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38% of global investors see rupee in 65-70 range in 2015

NEW DELHI: Even as the strengthening of US dollar has been wreaking havoc on most emerging market currencies, global investors believe that rupee should largely remain stable in the range of Rs 60-65 against the greenback during the ongoing calendar.

In an investor conference hosted by Bank of America Merill Lynch(BofA-ML), an overwhelming number of global investors said that they see rupee trading in the range of Rs 60-65 in 2015.

Having said that, while a total of 57.40 percent of participants expect rupee to appreciate towards 55-60 range. As many as 50 global investors participated in the survey.

The US Federal Reserve’s two-day policy review, which will kick off this evening, will be crucial for world currencies.

While the data releases in the US have been mixed, with the overnight factory output figures suggesting the interest rate hikes are quite away, the event has kept global currencies, equities and bond markets on tenterhook.

It is believed that further recovery in the US economy and hikes in interest rate would spur demand for dollar and dollar-denominated assets, which may hurt global currencies against the greenback.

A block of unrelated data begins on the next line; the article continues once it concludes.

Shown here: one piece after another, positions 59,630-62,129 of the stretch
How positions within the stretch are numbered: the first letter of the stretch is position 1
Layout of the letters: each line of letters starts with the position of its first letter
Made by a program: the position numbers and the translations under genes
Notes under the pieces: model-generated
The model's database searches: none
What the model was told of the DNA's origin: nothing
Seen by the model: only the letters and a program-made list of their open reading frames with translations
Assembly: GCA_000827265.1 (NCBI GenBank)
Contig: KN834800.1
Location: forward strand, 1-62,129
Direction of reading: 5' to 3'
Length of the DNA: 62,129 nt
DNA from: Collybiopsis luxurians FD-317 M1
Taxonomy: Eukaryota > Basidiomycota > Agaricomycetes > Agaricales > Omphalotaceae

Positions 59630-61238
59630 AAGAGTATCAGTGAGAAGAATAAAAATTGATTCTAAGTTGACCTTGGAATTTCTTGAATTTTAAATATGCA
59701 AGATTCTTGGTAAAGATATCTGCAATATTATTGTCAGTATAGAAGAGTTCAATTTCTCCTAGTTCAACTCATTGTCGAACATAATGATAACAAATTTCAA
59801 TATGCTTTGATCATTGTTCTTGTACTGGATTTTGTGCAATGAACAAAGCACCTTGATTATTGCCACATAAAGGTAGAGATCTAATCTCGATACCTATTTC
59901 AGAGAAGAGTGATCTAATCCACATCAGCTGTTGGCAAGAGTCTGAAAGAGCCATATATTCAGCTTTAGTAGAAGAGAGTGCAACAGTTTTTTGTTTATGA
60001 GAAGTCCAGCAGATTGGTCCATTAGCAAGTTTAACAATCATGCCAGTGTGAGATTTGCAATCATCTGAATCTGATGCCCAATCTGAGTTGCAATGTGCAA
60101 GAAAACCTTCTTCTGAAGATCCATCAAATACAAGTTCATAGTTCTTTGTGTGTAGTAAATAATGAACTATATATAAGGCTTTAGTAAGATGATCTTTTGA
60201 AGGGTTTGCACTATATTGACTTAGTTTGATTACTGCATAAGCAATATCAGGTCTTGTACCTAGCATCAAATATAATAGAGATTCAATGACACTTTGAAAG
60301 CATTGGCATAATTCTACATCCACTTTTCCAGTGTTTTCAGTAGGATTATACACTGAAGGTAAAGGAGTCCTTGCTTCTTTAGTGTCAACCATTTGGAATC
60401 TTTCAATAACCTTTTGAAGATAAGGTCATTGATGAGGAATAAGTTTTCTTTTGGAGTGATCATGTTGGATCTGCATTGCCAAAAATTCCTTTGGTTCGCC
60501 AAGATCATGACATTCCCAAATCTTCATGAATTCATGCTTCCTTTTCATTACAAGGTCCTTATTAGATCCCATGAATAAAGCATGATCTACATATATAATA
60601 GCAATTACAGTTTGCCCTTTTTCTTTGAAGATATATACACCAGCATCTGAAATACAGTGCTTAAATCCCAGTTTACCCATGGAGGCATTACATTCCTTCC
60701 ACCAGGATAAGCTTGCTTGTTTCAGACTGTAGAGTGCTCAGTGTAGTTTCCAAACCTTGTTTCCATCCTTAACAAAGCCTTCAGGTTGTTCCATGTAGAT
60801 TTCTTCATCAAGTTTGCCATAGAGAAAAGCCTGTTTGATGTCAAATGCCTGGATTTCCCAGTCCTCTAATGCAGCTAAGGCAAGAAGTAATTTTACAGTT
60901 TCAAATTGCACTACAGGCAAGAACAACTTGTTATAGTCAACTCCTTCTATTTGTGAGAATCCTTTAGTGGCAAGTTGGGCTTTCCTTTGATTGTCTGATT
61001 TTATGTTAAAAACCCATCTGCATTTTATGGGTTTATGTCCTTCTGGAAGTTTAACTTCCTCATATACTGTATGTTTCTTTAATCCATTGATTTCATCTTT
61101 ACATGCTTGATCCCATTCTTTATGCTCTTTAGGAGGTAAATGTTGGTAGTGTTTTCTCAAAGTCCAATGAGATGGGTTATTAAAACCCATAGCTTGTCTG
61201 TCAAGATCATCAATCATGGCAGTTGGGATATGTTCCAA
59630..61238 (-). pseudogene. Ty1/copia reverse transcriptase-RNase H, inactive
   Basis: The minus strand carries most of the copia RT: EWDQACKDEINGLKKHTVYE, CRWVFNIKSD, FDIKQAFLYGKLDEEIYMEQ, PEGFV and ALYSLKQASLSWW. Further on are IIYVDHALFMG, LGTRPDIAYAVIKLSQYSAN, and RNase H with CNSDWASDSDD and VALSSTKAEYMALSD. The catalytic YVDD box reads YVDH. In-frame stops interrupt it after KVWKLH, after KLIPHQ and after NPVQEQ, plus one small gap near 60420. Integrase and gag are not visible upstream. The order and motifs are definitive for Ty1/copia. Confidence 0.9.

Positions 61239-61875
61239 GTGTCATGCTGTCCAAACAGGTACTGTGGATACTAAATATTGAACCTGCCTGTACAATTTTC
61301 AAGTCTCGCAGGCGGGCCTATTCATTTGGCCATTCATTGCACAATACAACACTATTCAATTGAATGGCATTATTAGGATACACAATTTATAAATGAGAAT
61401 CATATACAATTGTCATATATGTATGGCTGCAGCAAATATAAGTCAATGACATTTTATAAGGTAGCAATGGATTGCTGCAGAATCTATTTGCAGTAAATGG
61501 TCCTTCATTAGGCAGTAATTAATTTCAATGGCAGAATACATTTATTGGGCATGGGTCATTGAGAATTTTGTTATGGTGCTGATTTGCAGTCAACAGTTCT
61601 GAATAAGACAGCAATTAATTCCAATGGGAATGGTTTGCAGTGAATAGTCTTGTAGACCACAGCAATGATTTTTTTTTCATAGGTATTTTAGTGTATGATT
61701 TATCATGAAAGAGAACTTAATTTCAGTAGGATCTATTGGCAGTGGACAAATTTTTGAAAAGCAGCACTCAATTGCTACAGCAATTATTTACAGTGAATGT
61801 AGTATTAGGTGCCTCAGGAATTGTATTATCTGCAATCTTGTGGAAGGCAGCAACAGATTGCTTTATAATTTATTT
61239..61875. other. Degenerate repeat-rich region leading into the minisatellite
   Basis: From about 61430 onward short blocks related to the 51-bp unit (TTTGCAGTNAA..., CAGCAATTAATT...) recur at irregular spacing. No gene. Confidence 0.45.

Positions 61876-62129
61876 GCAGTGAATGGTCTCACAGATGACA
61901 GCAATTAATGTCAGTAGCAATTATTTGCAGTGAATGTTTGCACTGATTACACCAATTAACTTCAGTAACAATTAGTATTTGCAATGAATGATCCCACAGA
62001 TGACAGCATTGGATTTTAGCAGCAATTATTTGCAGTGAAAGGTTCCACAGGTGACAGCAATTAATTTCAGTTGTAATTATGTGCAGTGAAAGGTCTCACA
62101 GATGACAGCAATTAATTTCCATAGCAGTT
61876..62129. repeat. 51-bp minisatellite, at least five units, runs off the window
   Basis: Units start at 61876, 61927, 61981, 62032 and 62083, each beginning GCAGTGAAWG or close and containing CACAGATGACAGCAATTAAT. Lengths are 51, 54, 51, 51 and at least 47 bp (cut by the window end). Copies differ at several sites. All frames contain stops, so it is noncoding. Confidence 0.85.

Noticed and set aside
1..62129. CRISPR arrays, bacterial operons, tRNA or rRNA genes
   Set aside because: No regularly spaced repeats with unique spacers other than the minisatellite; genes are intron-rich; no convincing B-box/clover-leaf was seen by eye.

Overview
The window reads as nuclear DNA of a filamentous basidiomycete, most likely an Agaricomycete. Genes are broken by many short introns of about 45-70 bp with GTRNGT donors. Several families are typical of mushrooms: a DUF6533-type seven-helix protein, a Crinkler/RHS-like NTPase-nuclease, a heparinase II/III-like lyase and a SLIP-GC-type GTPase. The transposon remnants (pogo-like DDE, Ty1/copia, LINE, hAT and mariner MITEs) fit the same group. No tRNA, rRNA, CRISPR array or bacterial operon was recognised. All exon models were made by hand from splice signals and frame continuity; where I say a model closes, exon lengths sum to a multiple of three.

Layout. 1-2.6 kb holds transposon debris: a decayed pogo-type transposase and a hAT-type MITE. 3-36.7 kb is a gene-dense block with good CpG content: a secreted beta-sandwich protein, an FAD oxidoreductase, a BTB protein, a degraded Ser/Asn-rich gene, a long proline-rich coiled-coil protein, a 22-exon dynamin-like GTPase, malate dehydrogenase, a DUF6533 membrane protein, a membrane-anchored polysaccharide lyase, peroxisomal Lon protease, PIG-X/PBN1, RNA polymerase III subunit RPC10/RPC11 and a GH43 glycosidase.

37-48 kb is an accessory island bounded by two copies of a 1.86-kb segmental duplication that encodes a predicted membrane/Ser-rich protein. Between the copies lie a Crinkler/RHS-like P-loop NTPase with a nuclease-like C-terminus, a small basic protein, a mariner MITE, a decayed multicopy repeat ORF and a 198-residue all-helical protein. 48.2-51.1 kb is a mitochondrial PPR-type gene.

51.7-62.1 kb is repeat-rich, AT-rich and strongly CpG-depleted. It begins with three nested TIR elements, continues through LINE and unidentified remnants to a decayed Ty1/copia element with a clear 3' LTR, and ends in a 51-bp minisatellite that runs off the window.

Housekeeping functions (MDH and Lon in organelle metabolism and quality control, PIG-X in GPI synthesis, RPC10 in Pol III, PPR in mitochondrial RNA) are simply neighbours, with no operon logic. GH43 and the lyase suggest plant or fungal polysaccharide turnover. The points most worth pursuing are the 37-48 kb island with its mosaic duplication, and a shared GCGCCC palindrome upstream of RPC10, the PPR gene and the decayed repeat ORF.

This has been a major reason why the dollar index managed to breach 100 level last week. The index gauge dollar against a basket of six major world currencies.

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Rupee gains against dollar on sustained of selling of USD

MUMBAI: The rupee strengthened by three paise to 62.67 against the US dollar at the Interbank Foreign Exchange in early trade today on sustained selling of the Green back by exporters.

Besides, early gains in domestic equity markets and the dollar’s weakness against other major currencies overseas also helped the rupee to log gains, forex dealers said.

The rupee had closed 11 paise higher against the American currency to 62.70 yesterday amid a good show by stocks and on selling of dollars by banks and exporters.

Meanwhile, the benchmark BSE Sensex rose by 70.59 points, or 0.24 per cent, to 28,806.97 in early trade today.